Bassem Youssef on the Difference Between Egypt's and America's Democracies and Dictatorships

Comedian Bassem Youssef was once known regarded as the Jon Stewart of Egypt before he was forced to flee his native country.
Comedian Bassem Youssef was once known regarded as the Jon Stewart of Egypt before he was forced to flee his native country. Jane Goodall
Thanks to a military coup and a brutal dictatorship with 60 years of oppressive experience, Egyptian comedian Bassem Youssef had to move with his family to America because he dared to openly mock governmental authority.

Not long afteward, Youssef found himself standing on the floor of the Rocket Mortgage FieldHouse in Cleveland, covering the Republican national convention for a Fusion Network series and listening to speaker after speaker praising then-future and now soon-to-be-former President Donald Trump.

"I was there hiding in the shadows, like, hoping nobody would see this," Youssef says from his home in Los Angeles ahead of his show this weekend at the Addison Improv. "Fuck — I was like, I left Egypt for this?"

Youssef was known as the Egyptian Jon Stewart. His satirical news show El-Bernameg (The Show), which ran for three seasons on state and privately owned Egyptian airwaves, made him famous among his fans and record-breaking viewers and infamous among his targets and critics. The actual Jon Stewart flew him to appear on Comedy Central's The Daily Show, furthering his celebrity reach. Youssef returned the favor by bringing Stewart on his show while Stewart was in Jordan filming his first feature film, Rosewater.

Of course, Middle Eastern TV criticism in the face of political opinion is vastly different from America's media discourse. The worst that an American president can do to a satirist is post a mean, catty Tweet about them and maybe prompt an on-air apology. Rulers like former Egyptian President Mohamed Morsi can have satirists arrested and interrogated for insulting their leaders, and the Islamic and military-installed President Abdel Fattah Al-Sisi can interfere with public broadcasts, which forced the comedian and his family to flee for their safety.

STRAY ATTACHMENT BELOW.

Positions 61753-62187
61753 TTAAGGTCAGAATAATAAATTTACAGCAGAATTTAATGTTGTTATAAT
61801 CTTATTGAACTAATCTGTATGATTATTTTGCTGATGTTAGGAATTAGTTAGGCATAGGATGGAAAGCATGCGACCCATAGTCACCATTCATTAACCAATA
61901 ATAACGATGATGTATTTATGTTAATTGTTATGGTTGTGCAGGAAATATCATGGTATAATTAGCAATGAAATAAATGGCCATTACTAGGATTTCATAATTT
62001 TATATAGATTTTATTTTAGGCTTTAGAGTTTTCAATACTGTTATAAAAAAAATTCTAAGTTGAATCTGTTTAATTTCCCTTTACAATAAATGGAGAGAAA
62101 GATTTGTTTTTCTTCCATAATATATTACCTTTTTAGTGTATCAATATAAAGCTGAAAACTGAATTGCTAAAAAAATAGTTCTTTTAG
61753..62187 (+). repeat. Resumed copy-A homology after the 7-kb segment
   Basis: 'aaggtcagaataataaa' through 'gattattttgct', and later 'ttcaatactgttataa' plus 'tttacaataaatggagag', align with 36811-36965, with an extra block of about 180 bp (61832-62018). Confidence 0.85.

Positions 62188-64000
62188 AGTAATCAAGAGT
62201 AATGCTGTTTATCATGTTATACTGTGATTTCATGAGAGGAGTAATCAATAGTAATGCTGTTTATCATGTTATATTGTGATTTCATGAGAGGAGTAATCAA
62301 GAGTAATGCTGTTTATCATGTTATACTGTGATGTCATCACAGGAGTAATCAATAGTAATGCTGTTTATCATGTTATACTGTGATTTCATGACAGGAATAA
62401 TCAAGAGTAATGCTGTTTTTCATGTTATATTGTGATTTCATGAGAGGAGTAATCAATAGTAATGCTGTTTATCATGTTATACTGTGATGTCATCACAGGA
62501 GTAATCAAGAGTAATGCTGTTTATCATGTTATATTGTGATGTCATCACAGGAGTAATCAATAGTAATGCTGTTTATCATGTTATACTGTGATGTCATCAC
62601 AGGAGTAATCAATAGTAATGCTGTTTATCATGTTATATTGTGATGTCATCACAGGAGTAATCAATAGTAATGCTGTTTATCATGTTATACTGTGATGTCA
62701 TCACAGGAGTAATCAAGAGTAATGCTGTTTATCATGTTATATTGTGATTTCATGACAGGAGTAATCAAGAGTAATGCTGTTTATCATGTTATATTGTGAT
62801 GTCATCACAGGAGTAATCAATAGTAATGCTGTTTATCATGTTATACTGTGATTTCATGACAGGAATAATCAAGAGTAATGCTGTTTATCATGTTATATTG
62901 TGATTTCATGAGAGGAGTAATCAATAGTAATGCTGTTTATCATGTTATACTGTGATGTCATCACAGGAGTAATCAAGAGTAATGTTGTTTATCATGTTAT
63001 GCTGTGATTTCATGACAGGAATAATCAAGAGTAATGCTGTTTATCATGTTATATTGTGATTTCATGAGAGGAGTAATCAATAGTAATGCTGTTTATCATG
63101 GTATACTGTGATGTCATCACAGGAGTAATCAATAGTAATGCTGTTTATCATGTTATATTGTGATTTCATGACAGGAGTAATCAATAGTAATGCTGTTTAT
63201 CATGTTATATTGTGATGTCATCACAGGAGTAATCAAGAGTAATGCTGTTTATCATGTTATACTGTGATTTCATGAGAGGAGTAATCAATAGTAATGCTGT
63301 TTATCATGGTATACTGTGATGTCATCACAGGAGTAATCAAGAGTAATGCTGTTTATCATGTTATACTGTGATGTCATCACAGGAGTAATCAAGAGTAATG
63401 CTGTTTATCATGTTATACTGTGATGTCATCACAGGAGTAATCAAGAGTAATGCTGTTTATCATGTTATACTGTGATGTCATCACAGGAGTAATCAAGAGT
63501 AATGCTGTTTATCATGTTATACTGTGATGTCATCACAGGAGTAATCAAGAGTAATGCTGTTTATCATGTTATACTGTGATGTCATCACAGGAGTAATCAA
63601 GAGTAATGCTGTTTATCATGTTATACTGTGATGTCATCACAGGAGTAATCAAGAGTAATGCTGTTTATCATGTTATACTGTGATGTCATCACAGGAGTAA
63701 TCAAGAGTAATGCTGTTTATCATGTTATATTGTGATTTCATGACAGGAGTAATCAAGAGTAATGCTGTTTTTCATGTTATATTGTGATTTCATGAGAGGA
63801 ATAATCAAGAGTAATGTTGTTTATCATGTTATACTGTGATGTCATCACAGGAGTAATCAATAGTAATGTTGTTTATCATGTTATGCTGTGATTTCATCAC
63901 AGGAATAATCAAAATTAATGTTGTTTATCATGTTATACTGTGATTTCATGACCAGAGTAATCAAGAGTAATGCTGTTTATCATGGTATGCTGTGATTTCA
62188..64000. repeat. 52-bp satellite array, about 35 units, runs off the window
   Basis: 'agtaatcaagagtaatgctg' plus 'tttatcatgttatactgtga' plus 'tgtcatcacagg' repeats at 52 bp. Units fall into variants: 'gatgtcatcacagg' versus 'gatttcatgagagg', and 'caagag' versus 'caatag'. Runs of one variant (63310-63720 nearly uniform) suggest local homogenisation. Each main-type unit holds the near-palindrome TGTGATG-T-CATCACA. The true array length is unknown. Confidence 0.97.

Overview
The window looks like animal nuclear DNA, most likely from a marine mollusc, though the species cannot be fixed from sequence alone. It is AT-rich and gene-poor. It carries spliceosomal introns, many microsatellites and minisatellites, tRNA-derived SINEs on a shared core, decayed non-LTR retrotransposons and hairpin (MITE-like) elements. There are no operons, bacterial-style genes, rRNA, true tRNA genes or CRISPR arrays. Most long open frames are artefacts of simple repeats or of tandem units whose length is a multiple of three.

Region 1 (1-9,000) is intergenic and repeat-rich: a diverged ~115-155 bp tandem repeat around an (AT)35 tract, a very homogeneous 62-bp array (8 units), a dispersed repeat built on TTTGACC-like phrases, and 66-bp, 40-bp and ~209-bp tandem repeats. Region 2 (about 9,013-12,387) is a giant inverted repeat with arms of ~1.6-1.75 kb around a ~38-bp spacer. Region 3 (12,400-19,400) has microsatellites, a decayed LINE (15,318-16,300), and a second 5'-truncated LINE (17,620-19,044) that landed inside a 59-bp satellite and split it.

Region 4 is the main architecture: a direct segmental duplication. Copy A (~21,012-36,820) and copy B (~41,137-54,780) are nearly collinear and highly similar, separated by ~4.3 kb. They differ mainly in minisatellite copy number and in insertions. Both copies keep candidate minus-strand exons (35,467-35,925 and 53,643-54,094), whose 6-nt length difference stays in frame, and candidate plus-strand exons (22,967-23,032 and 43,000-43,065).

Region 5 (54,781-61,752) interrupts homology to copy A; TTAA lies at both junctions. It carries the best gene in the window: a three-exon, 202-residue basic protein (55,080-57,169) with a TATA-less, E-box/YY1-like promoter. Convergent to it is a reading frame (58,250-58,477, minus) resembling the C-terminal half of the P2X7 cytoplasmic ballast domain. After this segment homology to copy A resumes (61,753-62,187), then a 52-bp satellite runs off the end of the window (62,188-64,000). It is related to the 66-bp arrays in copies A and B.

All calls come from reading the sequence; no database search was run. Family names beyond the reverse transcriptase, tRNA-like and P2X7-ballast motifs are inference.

"[Trump] would be considered a liberal tree hugger in the Middle East," Youssef says. "I know a lot of people are waving this whole thing with America becoming an authoritarian country and everything and yes, Trump is an authoritarian figure.

"Trump is a dictator, but the thing is, to have a whole authoritarian country, you have to have an authoritarian system, a system that allows for this to happen."

Youssef knows from firsthand experience the limits that dictatorships looking to quash a democratic spring are willing to cross. He starred in the 2018 documentary Tickling Giants chronicling his show's rise from YouTube and its fall under oppressive forces. He also created a live storytelling show called Late For Democracy about his journey from being Egypt's most wanted comedian to a satirical witness to America's political and social processes.

"It's a story that could be told today or could be told 10 years from now," Youssef says. "I talk about finding myself in the middle of a right-wing militia carrying guns just a few steps away from a bombing that happened in New York to what happened to me when the Las Vegas shooting happened in May, trying to find another rebirth in America with my family. It's a very, very personal story."

The story for Youssef's live show starts in his home country, where he tried to bring political satire to a nation finding its own freedom in 2010's Arab spring, a series of nationwide demonstrations that led to the ousting of longtime Egyptian President Hosni Mubarak. He started a popular YouTube show that turned the former cardiothoracic surgeon into a TV star and satirist. El-Bernameg earned him a massive TV audience and following and equally feverish critics and protests toward the end of his show's three-season run.

Youssef was arrested and interrogated by the nation's prosecutor general in 2013 for making fun of the country's leadership and Islam, according to The Guardian.

Youssef recalls a moment in an interrogation where he and all the lawyers involved in his case watched episodes of his show to determine the validity of the charges and, he admits, "I never took it seriously."